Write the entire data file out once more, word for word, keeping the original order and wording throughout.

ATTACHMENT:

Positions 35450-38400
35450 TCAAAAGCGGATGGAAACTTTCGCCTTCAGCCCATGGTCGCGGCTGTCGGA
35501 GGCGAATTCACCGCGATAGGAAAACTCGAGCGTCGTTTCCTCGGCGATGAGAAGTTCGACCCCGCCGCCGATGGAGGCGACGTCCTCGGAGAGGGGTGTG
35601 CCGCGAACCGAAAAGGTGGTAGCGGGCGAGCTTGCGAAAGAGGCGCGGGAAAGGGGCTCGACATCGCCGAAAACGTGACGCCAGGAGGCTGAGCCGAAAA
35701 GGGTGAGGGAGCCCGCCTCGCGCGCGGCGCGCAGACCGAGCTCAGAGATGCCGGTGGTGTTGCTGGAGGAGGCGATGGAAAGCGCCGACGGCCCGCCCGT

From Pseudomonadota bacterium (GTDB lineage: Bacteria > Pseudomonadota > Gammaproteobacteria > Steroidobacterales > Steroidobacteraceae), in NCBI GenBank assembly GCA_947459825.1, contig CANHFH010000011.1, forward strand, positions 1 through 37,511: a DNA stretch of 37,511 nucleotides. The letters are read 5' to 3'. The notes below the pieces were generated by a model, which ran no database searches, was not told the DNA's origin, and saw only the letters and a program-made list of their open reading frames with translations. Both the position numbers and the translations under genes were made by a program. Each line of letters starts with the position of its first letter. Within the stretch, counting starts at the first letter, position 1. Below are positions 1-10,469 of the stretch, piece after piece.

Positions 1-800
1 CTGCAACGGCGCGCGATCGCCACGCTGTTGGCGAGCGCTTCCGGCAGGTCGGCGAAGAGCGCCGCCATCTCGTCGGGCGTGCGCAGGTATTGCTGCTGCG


Positions 35450-38400
35450 TCAAAAGCGGATGGAAACTTTCGCCTTCAGCCCATGGTCGCGGCTGTCGGA
35501 GGCGAATTCACCGCGATAGGAAAACTCGAGCGTCGTTTCCTCGGCGATGAGAAGTTCGACCCCGCCGCCGATGGAGGCGACGTCCTCGGAGAGGGGTGTG
35601 CCGCGAACCGAAAAGGTGGTAGCGGGCGAGCTTGCGAAAGAGGCGCGGGAAAGGGGCTCGACATCGCCGAAAACGTGACGCCAGGAGGCTGAGCCGAAAA
35701 GGGTGAGGGAGCCCGCCTCGCGCGCGGCGCGCAGACCGAGCTCAGAGATGCCGGTGGTGTTGCTGGAGGAGGCGATGGAAAGCGCCGACGGCCCGCCCGT

From Pseudomonadota bacterium (GTDB lineage: Bacteria > Pseudomonadota > Gammaproteobacteria > Steroidobacterales > Steroidobacteraceae), in NCBI GenBank assembly GCA_947459825.1, contig CANHFH010000011.1, forward strand, positions 1 through 37,511: a DNA stretch of 37,511 nucleotides. The letters are read 5' to 3'. The notes below the pieces were generated by a model, which ran no database searches, was not told the DNA's origin, and saw only the letters and a program-made list of their open reading frames with translations. Both the position numbers and the translations under genes were made by a program. Each line of letters starts with the position of its first letter. Within the stretch, counting starts at the first letter, position 1. Below are positions 1-10,469 of the stretch, piece after piece.

Positions 1-800
1 CTGCAACGGCGCGCGATCGCCACGCTGTTGGCGAGCGCTTCCGGCAGGTCGGCGAAGAGCGCCGCCATCTCGTCGGGCGTGCGCAGGTATTGCTGCTGCG